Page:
4 Encryption Best Practices for a Cloud Environment

Written by Joe Kozlowicz on Wednesday, April 24th 2013 — Categories: Cloud Hosting, Cloud Hosting, HIPAA Compliance, Security

Encryption is an important safeguard to protect sensitive data that’s stored and processed through the cloud. Encryption protects outgoing data so it’s not vulnerable to being read once it’s outside your network. It also satisfies compliance and regulatory standards like HIPAA and PCI DSS and is an essential tool for protecting information used with popular SaaS applications like Salesforce.com. 

Even with a highly-secure data center, the protection of important information is a shared responsibility between your service provider and your IT team. Get started by implementing these four encryption best practices for a cloud environment:

Encryption Best Practices for a Cloud Environment1. Clearly Outline Your Business and Security Goals.

Before you choose any encryption products or design a strategy, understand your organization’s business and security objectives. This includes internal and external data governance policies, such as data privacy and residency, and compliance mandates relevant to your business such as HIPAA, PCI, or Gramm-Leach-Bliley (GLB).

You should also have a plan for how to manage your data encryption keys – a critical lynch pin for ensuring data stays protected. In almost all cases, experts recommend you centrally manage encryption keys outside the cloud and ensure no one but you has access to them.

2. Encrypt data before it goes to the cloud.

Since your IT team doesn’t have direct control over data that’s sent through the cloud, it is important to encrypt important information before it leaves your servers. There are many applications that allow you to do this and give you control over the encryption keys.

Also define exactly which types of data need encryption. There are very few organizations that need to encrypt all cloud-based data. Carefully evaluate what information is high-risk and truly requires it.

3. Ensure your provider supports the FIPS standard relevant to your organization.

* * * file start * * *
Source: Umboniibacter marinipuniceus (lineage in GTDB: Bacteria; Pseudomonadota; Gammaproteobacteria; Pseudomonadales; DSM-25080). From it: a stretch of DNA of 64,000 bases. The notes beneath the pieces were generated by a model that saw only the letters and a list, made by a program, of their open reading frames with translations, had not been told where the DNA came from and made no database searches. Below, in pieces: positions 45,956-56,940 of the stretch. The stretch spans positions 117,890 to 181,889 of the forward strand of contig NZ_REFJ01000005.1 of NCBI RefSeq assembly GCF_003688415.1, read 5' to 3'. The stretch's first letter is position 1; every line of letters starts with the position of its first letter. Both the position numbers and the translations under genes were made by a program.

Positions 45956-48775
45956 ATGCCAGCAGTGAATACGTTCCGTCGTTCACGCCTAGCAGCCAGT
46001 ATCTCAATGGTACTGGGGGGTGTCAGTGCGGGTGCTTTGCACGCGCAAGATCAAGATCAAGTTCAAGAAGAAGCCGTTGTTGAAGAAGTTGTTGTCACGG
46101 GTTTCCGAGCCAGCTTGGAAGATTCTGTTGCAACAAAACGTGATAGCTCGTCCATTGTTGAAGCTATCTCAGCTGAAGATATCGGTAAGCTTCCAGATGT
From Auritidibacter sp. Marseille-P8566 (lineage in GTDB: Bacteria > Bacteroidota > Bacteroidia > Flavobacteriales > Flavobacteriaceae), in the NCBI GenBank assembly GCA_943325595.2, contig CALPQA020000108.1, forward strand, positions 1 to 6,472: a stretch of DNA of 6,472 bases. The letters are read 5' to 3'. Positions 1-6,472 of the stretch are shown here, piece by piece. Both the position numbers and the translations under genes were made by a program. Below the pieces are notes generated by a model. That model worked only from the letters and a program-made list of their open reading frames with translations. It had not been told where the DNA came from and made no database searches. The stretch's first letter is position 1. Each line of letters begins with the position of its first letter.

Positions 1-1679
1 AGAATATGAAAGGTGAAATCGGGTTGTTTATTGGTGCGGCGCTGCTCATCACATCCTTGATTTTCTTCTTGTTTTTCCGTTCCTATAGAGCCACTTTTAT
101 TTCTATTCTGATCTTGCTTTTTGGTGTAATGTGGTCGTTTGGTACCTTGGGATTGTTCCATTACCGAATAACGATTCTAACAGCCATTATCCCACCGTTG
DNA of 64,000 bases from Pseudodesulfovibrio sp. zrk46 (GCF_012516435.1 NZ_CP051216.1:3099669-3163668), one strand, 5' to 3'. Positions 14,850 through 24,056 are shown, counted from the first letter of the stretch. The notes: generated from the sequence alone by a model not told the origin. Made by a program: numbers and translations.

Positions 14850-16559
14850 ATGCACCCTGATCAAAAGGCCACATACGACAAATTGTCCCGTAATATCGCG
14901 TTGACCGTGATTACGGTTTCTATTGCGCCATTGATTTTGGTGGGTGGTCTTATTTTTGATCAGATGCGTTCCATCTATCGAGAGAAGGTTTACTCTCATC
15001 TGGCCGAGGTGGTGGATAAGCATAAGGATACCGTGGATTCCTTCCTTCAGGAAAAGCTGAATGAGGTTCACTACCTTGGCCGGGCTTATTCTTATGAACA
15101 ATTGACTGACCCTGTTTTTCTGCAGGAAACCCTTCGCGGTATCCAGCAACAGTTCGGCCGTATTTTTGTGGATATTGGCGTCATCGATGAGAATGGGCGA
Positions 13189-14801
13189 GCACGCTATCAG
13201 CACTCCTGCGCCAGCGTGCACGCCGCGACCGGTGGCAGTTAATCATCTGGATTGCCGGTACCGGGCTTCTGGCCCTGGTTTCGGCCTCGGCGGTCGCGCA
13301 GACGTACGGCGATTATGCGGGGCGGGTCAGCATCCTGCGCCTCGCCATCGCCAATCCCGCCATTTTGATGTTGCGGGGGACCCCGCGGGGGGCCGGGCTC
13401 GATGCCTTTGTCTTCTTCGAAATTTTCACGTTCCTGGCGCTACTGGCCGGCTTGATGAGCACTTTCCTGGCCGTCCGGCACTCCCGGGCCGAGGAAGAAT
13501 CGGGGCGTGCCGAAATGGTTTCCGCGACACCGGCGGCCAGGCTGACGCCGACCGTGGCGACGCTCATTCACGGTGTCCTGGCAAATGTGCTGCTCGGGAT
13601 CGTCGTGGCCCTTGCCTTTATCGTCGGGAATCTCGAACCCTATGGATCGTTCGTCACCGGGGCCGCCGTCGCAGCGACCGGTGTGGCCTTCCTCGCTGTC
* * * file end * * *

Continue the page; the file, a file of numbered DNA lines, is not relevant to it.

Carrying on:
If you’re a government agency or supporting contractor, you likely need a data center service provider that’s Federal Information Processing Standard (FIPS) compliant. 

FIPS is a set of standards that approves cryptographic ciphers for hashing, signature, key exchange, and encryption purposes. There are four levels of FIPS security; each level specifies a tighter degree of protection. Ask your data center service provider which level of FIPS they provide and review their documentation to be sure it meets your needs.

4. Don’t neglect mobile device encryption.

With the proliferation of data on mobile devices, and Bring Your Own Device (BYOD) being adopted by many organizations, it’s tough to know exactly where your data is and what’s happening to it. It only takes one lost or stolen laptop with unencrypted data, and cyber-thieves have easy access to sensitive information. A recent example occurred at MD Anderson Cancer Center when a laptop was stolen from a doctor’s home with 30,000 highly sensitive patient records.

By encrypting data on mobile devices, you prevent these types of embarrassing issues from occurring. Require all employees to use full disk encryption for desktop and notebook computers and especially removable USB drives – even if sensitive information isn’t normally stored on them. Since all mobile devices let users enter data and receive emails, it’s important to encrypt those devices even if your corporate policy specifically prohibits employees from putting sensitive information on them.  Much better to be safe than sorry in these cases.

Encryption is an important safeguard for your valuable business data.You also need a reliable data center service provider that understands these complex security issues. Learn more about secure cloud hosting.

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